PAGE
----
Harold Bloom: Literary critic and bestselling author who challenged the orthodox

He made the scholarly accessible to a larger audience, though to many he was elitist and out of touch

Hillel Italie
Tuesday 29 October 2019 15:01
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He fashioned himself after Shakespeare’s betrayed but life-affirming Falstaff
He fashioned himself after Shakespeare’s betrayed but life-affirming Falstaff

Harold Bloom was an eminent critic and Yale University professor whose seminal The Anxiety of Influence and melancholy regard for literature’s old masters made him a popular author and standard-bearer of western civilisation amid modern trends.

Bloom, who has died aged 89, wrote more than 20 books and prided himself on making scholarly topics accessible to the general reader. Although he frequently bemoaned the decline of literary standards, he was as well-placed as a contemporary critic could hope to be.

He appeared on bestseller lists with such works as The Western Canon and The Book of J, was a guest on Good Morning America and other programmes and was a National Book Award finalist and member of the American Academy of Arts and Letters. A readers’ poll commissioned by publisher the Modern Library ranked The Western Canon at No 58 on a list of the 20th century’s best nonfiction English-language books. But he was not a stranger to controversy. In 2004 the author Naomi Wolf wrote that Bloom had made unwanted advances while she was attending Yale. He denied the allegation.

His greatest legacy could well outlive his own name: the title of his breakthrough book, The Anxiety of Influence. Bloom argued that creativity was not a grateful bow to the past, but a Freudian wrestle in which artists denied and distorted their literary ancestors while producing work that revealed an unmistakable debt. He was referring to poetry in his 1973 book, but “anxiety of influence” has come to mean how artists of any kind respond to their inspirations. His theory has been endlessly debated, parodied and challenged – including by Bloom himself.

Bloom openly acknowledged his own heroes, among them Shakespeare, Samuel Johnson and the 19th-century critic Walter Pater. He honoured no boundaries between the life of the mind and life itself and absorbed the printed word to the point of fashioning himself after a favourite literary character, Shakespeare’s betrayed but life-affirming Falstaff.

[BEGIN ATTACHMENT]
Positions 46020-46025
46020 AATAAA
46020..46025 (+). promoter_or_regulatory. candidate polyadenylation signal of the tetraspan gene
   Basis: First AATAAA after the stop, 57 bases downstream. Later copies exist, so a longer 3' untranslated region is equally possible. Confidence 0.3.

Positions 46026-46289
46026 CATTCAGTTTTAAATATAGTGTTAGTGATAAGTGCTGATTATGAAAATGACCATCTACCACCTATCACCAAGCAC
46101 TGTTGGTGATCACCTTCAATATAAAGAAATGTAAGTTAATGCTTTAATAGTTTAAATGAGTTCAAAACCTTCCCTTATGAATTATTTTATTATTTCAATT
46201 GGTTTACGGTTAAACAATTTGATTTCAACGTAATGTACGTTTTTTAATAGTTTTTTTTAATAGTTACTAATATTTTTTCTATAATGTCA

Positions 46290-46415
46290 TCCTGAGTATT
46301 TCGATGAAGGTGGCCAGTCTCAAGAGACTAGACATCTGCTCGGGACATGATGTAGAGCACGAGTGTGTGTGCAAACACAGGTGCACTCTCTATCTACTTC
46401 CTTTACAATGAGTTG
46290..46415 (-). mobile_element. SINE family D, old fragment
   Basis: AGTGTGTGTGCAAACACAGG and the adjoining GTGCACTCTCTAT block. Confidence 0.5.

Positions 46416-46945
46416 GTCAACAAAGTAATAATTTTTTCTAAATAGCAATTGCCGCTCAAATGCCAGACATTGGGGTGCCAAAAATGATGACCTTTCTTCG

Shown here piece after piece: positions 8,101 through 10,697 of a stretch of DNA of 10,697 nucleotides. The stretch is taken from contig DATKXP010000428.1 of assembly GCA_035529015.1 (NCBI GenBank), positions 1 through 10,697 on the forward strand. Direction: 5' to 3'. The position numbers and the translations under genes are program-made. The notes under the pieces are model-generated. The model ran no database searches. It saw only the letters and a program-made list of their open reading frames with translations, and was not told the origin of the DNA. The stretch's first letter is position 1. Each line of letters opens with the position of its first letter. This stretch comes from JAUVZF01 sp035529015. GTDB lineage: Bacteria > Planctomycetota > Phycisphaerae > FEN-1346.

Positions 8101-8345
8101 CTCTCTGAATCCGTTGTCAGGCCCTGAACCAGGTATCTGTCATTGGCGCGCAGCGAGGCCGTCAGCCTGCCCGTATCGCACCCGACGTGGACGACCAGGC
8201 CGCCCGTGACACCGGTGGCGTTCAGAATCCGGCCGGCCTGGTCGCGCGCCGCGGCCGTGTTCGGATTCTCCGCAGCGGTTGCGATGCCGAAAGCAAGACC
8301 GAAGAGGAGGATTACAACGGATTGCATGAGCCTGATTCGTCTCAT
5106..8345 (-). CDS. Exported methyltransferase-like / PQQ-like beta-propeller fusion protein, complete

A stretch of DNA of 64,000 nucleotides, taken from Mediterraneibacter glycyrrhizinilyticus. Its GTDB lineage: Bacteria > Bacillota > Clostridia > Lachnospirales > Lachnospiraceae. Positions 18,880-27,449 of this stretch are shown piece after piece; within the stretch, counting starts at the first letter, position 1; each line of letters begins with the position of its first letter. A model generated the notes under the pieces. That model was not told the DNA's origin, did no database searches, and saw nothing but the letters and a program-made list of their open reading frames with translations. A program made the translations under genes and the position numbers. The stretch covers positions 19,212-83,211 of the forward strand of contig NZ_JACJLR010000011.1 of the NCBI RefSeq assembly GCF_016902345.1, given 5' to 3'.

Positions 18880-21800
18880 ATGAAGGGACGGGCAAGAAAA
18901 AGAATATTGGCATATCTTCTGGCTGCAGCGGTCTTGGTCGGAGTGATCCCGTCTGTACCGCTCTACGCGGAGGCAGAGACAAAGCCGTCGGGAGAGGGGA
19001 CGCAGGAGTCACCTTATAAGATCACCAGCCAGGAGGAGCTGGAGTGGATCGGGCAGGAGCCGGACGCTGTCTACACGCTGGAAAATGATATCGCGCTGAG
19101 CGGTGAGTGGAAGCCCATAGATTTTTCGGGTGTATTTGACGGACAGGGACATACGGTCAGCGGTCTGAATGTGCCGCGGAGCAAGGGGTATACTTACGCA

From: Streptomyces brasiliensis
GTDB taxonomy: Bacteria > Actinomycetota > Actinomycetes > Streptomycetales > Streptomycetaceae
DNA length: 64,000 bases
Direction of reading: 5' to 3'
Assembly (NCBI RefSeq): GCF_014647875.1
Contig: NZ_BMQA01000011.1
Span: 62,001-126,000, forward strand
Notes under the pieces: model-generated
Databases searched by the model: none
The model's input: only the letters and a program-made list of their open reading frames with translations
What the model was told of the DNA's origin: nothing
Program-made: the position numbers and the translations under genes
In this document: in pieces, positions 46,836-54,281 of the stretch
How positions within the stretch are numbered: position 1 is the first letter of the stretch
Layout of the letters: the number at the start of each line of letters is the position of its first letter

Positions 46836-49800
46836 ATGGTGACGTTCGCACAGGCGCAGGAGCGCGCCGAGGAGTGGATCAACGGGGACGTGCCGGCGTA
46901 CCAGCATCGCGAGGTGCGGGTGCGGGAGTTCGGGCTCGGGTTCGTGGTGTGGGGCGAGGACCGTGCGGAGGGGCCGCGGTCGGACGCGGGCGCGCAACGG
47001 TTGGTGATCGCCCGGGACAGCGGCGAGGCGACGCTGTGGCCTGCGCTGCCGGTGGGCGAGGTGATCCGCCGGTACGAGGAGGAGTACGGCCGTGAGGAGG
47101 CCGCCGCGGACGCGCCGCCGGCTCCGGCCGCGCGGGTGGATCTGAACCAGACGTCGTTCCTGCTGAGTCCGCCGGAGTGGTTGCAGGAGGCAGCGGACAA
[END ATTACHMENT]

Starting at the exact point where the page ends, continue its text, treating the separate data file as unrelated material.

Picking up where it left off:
Bloom’s affinity began at age 12, when Falstaff rescued him from “debilitating self-consciousness”, and he more than lived up to his hero’s oversize aura in person. For decades he ranged about the Yale campus, with untamed hair and an anguished, theatrical voice, given to soliloquies over the plight of modern times.

He was born in 1930 in New York’s East Bronx, the youngest of five children. His parents were Orthodox Jewish immigrants from Russia, neither of whom ever learned to read English.

Bloom’s literary journey began with Yiddish poetry, but he soon discovered the works of Hart Crane, TS Eliot, William Blake and other poets. He would allege that as a young man he could absorb 1,000 pages at a time. “The sense of freedom they conferred”, he wrote of his favourite books, “liberated me into a primal exuberance”.

He graduated in 1951 from Cornell University, then was a Fulbright Scholar at Pembroke College at the University of Cambridge. After earning his doctorate from Yale in 1955, he joined the university’s English faculty.

In the 1950s Bloom opposed the rigid classicism of Eliot, but in the following decades he condemned Afrocentrism, feminism, Marxism and other movements he placed in the “school of resentment”. A proud elitist, he disliked the Harry Potter books and slam poetry, and was angered when Stephen King received an honorary National Book Award. He dismissed as “pure political correctness” the awarding of the Nobel Prize in Literature to Doris Lessing, author of the feminist classic The Golden Notebook.

“I am your true Marxist critic”, he once wrote, “following Groucho rather than Karl, and take as my motto Groucho’s grand admonition, ‘Whatever it is, I’m against it.’”

In The Western Canon, published in 1994, Bloom named the 26 crucial writers in western literature, from Dante to Samuel Beckett, and declared Philip Roth, Thomas Pynchon and Don DeLillo among the contemporary greats. Shakespeare reigned at the canon’s centre, the inventor of our modern, self-conscious selves, a patriarch so mighty that Freud, Tolstoy and other latter-day masters nearly drove themselves mad rejecting him. “Freud is essentially prosified Shakespeare,” Bloom wrote.

He faced harsh criticism from detractors he called “lemmings”. Observers noted that The Western Canon featured a good number of Yale-affiliated poets on its list of important living American authors. Bloom was mocked as out of touch and accused of recycling a small number of themes. “Bloom had an idea; now the idea has him,” British critic Christopher Ricks said.

Bloom did not restrict his praise to white men. In The Book of J (1990), he stated that some parts of the Bible were written by a woman. (He often praised the God of the Old Testament as one of the greatest fictional characters.) He also admired Virginia Woolf, Jane Austen, George Eliot and Emily Dickinson; among the hundreds of critical editions of books he edited were works on Toni Morrison, Maya Angelou and Amy Tan.

Bloom wrote one novel, The Flight to Lucifer, but was no more effective than most critics attempting fiction, and he later disowned the book. In The Anatomy of Influence, released in 2011, Bloom called himself an Epicurean who acknowledged no higher power other than art and who lived for “moments raised in quality by aesthetic appreciation”.

He is survived by his wife, Jeanne Gould, and two sons.

Harold Bloom, literary critic and author, born 11 July 1930, died 14 October 2019

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